Using Quantitative Ethnography and Customized Virtual Role Models to Measure and Improve the Computing Identity of Young Girls
Effective Years: 2023-2026
Emerging technology poses potential benefit to all Americans. Technologies support innovations in many fields, including agriculture, electronics, transportation, data science and computing. The workforce that forms the engine for this growth must first receive education and training to understand and master the advanced STEM methods that form the foundation of technological growth. That workforce includes educators with knowledge in STEM and in learning sciences to engage and prepare students, some from diverse cultures, who could be candidates to enter these fields. Too often STEM fields lack diverse mentors and role models. Many women and minorities do not see themselves following the pathways of technological discovery if they have not seen technologists who look like them crafting innovations. This project will address developing strategies to reach youth, especially underrepresented youth, with opportunities and diverse role models to motivate them to pursue STEM career paths in computing and technology. This project through the University of Delaware will work to increase the participation of middle-school girls who pursue computing career paths, particularly those from underrepresented or marginalized groups. The project is connected to ongoing studies on underrepresentation in computing and associated emerging technologies, and integrates frameworks, such as personal and group identity formation, embodied virtual agents, human-computer interaction, and motivation. A team of five mentors-advisors is included in this plan, they will guide the research project and mentor the Principal Investigator. The project includes professional development activity that will increase the STEM education research capabilities of the Principal Investigator, including improving skills and understanding in role model theory, qualitative methods, quantitative ethnography and epistemic network analysis, and grounded and embodied cognition and theories. An intervention will be developed to reverse damaging stereotypes and improve the motivation and identity of underrepresented students for computing and technology careers. The contextualized interactions with virtual role models, supported by mentoring, are intended to enhance student experiences, and improve motivation.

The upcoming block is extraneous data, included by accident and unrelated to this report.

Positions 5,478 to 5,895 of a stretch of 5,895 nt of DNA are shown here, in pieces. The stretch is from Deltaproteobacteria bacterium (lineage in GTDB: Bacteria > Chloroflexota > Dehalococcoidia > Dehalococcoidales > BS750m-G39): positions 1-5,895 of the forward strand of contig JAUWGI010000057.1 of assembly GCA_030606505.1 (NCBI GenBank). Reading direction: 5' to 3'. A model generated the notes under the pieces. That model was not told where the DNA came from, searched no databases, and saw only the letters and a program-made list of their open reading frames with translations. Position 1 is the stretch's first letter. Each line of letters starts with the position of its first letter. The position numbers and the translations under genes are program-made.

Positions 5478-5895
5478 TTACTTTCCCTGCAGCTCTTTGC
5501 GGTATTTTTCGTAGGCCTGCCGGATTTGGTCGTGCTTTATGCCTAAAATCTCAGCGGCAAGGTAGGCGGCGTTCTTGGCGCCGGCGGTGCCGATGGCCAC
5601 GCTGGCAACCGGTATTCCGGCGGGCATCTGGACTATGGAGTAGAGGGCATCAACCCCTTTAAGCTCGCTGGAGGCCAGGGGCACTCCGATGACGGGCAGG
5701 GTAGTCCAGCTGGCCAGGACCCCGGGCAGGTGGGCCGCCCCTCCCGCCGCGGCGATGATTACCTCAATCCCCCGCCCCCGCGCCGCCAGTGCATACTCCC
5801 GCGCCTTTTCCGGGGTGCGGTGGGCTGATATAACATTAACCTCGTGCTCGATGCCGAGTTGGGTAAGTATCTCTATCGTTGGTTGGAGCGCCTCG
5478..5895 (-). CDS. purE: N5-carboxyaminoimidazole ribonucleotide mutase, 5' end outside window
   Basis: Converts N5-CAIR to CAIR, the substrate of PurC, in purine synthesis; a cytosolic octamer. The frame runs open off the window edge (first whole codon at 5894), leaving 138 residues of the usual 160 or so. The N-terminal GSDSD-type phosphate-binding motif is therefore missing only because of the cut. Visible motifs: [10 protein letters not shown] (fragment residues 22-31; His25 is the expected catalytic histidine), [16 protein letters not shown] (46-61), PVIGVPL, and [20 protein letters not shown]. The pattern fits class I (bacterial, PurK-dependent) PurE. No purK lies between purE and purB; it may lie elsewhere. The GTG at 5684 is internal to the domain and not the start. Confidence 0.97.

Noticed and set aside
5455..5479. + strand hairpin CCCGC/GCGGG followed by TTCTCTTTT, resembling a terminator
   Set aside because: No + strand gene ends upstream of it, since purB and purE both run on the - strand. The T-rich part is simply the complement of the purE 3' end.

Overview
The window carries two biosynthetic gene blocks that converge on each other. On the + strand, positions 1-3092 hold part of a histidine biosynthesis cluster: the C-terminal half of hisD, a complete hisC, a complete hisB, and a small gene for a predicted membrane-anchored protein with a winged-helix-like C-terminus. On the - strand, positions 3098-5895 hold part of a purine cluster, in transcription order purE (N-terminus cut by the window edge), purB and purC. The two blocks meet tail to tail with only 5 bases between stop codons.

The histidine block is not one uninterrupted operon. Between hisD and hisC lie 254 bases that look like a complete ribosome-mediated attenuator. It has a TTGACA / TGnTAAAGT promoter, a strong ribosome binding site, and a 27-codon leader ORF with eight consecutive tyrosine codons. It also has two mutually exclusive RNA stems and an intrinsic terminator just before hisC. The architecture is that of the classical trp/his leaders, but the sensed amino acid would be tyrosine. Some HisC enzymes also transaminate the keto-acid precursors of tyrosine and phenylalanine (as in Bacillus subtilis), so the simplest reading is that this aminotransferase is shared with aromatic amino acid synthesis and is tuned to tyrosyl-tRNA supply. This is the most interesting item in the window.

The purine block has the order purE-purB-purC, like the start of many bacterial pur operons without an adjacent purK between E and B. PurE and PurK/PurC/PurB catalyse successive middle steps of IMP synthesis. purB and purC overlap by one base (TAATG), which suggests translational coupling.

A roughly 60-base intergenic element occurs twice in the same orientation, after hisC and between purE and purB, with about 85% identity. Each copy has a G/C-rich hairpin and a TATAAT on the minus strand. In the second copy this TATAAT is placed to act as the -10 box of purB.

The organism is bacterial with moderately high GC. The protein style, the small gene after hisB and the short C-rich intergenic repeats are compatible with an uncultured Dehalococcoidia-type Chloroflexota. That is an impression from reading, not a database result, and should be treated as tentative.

Anticipated outcomes include increased participation in entering computing careers by those currently underrepresented, outreach for public showcases, and undergraduate and graduate student learning opportunities. Dissemination of project results through conferences in computer science and engineering education, learning sciences, and data science, and publication in scholarly journals, should benefit researchers and educators. Reports using de-identified data will be shared on the project website allowing appropriate use of the computing identity guidelines. This project is supported through a partnership with the Bill & Melinda Gates Foundation, Schmidt Futures, and the Walton Family Foundation. This project is also supported by NSF's EDU Core Research Building Capacity in STEM Education Research (ECR: BCSER) program, which is designed to build investigators' capacity to carry out high-quality STEM education research in the core areas of STEM learning and learning environments, broadening participation in STEM fields, and STEM workforce development.
This award reflects NSF's statutory mission and has been deemed worthy of support through evaluation using the Foundation's intellectual merit and broader impacts review criteria.